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@ QueenBeeTheGreat (Bow Down&Drink Gin) re: the vote... The inaction on the men's part certainly wasn't right but the idea didn't even originate with them and the sole reason for deciding how much to compensate Joan for sleeping with the client was because Pete convinced all the other partners she was agreeable the idea. Pete manipulated entire whole thing! Notice only Pete was on board. Don stormed out. Lane (before the money aspect was even brought up) was incredulous that Pete even asked Joan to do it. Bert reminded Pete that Joan could still say 'no' and Roger was resigned to the fact that Joan (supposedly) agreed to the proposal. As far as your other questions - no, this doesn't reflect on the company but "dates" and sex deals do take place in business and, yes, I do think the men would sleep with clients for an account.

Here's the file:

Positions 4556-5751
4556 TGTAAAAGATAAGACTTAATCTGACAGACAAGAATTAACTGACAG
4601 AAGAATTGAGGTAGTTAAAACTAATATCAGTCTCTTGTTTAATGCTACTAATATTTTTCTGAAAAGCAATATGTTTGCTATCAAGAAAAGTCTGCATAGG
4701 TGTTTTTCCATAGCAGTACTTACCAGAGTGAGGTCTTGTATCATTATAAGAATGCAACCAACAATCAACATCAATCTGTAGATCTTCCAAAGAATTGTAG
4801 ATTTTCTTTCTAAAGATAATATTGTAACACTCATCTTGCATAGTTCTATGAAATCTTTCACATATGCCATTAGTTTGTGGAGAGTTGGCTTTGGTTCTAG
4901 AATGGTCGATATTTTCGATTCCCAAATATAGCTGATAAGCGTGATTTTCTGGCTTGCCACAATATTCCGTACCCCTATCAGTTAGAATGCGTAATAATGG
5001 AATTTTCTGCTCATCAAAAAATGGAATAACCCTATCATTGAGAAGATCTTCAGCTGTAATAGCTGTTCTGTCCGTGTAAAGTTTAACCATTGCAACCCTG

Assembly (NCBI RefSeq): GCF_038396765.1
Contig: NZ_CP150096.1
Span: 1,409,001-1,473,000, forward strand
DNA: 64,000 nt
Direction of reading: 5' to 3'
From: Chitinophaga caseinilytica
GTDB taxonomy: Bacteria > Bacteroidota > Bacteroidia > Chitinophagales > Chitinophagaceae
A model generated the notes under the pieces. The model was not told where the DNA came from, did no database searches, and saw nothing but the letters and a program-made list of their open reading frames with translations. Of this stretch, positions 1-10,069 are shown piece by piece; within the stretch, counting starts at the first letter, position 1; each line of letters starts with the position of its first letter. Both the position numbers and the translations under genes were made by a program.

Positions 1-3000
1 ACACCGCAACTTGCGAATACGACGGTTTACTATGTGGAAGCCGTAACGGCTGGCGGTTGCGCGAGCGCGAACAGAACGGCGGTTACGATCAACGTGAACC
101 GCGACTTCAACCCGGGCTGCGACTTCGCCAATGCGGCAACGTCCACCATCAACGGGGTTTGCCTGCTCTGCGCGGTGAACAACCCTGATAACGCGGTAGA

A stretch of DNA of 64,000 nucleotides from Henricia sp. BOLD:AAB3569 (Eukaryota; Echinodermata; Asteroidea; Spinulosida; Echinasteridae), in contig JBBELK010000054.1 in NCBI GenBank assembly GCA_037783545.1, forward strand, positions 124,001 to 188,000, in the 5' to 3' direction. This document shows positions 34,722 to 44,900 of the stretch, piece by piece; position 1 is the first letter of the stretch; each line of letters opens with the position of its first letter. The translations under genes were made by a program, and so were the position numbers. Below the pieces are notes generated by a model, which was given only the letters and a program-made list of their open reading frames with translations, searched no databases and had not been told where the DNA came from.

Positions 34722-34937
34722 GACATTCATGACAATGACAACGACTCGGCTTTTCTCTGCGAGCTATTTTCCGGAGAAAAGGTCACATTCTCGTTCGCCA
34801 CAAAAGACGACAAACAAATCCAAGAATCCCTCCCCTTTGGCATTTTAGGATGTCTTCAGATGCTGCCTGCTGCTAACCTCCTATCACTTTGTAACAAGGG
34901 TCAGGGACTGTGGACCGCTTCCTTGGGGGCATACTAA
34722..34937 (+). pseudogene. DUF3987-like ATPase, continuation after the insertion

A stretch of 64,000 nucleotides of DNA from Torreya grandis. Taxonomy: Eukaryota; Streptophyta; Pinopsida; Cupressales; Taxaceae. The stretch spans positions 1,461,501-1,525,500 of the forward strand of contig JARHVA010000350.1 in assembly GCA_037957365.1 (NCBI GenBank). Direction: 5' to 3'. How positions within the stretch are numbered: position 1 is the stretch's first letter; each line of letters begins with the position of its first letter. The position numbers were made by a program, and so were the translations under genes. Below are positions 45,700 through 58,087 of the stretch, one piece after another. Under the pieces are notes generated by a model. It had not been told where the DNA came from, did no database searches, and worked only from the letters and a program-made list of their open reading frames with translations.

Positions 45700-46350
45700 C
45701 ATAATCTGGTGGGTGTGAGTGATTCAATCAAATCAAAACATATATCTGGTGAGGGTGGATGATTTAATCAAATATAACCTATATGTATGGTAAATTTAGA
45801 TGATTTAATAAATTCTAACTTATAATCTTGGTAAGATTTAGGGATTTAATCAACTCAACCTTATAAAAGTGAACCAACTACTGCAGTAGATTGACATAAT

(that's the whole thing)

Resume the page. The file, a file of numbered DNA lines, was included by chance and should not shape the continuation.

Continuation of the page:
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contd...again: cont'd- There were cracks in the usual painstakingly and carefully planned writing that shone on a few instances and that's why it doesn't rank up with there with the Suitcase or The Gypsy and the Hobo. It was definitely a solid game changer that will be a very memorable episode simply because of the subject matter, it was but not a series high for me because of the how the plot was driving the characters. The acting, editing, etc. was stellar as always though. The scene with Don and Peggy when she was? No words for amazingly that was portrayed! I'm not a Betty or a Megan hater but I have to admit that episodes where their presences are diminished tend to be stronger. And as far as Don/Betty? Oh hell no! For me Betty's only purpose is on the show now is our access to Sally!